peach caprese with pomegranate molasses

peach caprese with pomegranate molasses

As you might expect of a cat-obsessed lady in her thirties with lots of friends in their thirties, my instagram feed is pretty much a running stream of babies and cats, but now that it’s the heart of summertime, it’s become just a nonstop reel of babies, cats, and peaches. Sometimes babies eating peaches, sometimes cats looking at babies (still haven’t seen any cats playing with peaches yet, but we’ve still got a lot of summer left–will report back and let you guys know how things play out in August).

So many friends and food bloggers have been posting some really delicious peachy salads, usually featuring mozzarella or burrata. So I just had to get in on the action and put together a salad of my own to share with you guys. This one is primarily inspired by my food blogger friends Mai and Omayah and their lovely burrata-peach-mint salads, as well as this wonderful peach caprese by Molly Krebs, featuring peaches, mint, mozzarella, and roasted pistachios, a few of my favorite things. Here, I’ve added tomatoes, used pomegranate molasses for a little tang, and went with green raw pistachios for an extra bright summery vibe.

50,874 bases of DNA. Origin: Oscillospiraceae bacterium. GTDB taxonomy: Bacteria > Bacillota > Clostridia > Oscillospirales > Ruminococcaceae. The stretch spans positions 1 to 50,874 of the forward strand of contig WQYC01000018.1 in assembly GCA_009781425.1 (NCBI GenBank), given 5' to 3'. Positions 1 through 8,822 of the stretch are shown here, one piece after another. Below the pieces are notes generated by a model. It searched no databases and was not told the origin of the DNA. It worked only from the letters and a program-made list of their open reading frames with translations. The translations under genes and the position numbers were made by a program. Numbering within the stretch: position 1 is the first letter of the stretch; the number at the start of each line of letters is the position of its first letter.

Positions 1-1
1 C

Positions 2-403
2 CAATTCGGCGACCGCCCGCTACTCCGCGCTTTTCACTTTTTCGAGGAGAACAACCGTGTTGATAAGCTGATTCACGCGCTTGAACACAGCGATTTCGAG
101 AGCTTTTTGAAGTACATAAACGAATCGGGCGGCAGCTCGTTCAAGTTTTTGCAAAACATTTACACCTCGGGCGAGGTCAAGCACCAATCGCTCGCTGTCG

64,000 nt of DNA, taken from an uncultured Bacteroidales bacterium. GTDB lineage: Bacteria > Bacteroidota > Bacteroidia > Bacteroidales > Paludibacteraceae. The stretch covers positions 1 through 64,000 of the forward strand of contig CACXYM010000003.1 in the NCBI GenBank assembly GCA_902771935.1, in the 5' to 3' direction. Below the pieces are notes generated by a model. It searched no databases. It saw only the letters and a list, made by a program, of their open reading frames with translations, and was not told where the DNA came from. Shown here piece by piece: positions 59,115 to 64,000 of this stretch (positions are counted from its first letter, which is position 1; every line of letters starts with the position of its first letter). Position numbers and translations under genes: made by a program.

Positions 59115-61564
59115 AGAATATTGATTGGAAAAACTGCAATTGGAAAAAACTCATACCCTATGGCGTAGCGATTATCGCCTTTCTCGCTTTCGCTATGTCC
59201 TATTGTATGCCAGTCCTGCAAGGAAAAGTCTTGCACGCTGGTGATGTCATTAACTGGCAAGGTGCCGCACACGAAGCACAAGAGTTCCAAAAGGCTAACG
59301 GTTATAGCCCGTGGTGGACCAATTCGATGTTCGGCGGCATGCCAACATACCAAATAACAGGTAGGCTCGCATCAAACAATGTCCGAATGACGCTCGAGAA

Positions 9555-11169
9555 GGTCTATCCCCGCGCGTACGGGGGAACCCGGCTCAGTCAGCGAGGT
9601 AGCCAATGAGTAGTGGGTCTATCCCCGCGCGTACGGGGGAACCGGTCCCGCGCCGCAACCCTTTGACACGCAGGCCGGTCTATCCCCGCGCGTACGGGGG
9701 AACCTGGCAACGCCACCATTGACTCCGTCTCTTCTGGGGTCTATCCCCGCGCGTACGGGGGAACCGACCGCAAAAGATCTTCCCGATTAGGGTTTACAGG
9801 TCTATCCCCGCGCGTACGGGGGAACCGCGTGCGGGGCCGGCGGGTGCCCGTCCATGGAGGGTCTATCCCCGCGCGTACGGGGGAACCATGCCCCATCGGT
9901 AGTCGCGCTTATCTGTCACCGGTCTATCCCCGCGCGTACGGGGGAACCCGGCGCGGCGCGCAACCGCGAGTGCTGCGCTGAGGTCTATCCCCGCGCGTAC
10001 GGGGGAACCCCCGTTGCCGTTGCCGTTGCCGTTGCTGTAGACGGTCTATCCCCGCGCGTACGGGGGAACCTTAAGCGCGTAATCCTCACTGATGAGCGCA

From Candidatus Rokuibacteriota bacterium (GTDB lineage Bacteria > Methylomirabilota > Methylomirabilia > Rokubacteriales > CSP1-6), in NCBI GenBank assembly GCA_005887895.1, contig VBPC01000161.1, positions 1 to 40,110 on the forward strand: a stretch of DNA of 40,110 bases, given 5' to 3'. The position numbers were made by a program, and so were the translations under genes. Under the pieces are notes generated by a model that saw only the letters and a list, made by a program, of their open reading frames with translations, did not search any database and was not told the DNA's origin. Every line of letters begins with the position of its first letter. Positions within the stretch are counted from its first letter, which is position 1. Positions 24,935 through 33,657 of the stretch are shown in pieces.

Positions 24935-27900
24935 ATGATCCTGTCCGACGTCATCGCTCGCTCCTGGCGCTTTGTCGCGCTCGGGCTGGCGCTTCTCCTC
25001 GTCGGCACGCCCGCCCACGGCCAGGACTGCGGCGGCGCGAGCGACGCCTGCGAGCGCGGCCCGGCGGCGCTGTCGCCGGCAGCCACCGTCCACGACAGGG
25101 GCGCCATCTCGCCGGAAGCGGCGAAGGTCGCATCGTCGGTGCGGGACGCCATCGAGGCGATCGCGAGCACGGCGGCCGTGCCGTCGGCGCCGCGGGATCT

This salad also works wonderfully with basil instead of mint. And if you plan on making a more classic caprese at any point this summer, I highly recommend subbing pomegranate molasses for balsamic reduction if you want to mix things up a little. It’s a game changer! If you’re looking for more fun ideas, these ingredients also work really fabulously with burrata. But that particular cheese is a little hard to find in my neighborhood, so I’ve been appreciating good old fresh mozzarella lately. My friend Julie was out to dinner with some coworkers recently, one of whom tried burrata for the first time, and reported back “I don’t really get the hype… it’s just wet cheese!” which really speaks to me for some reason. So whether you’re opting for wet or dry cheese, hope you’re having a wonderful summer full of lots of bright and sunny eats.